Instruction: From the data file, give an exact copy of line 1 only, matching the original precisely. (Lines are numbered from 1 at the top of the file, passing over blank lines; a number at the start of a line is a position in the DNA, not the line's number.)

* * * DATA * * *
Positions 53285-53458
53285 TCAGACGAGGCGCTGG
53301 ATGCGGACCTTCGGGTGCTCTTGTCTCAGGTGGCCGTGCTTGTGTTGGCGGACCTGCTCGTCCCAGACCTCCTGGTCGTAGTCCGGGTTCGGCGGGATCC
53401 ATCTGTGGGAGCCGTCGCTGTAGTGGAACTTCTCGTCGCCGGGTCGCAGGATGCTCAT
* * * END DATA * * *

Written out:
Positions 53285-53458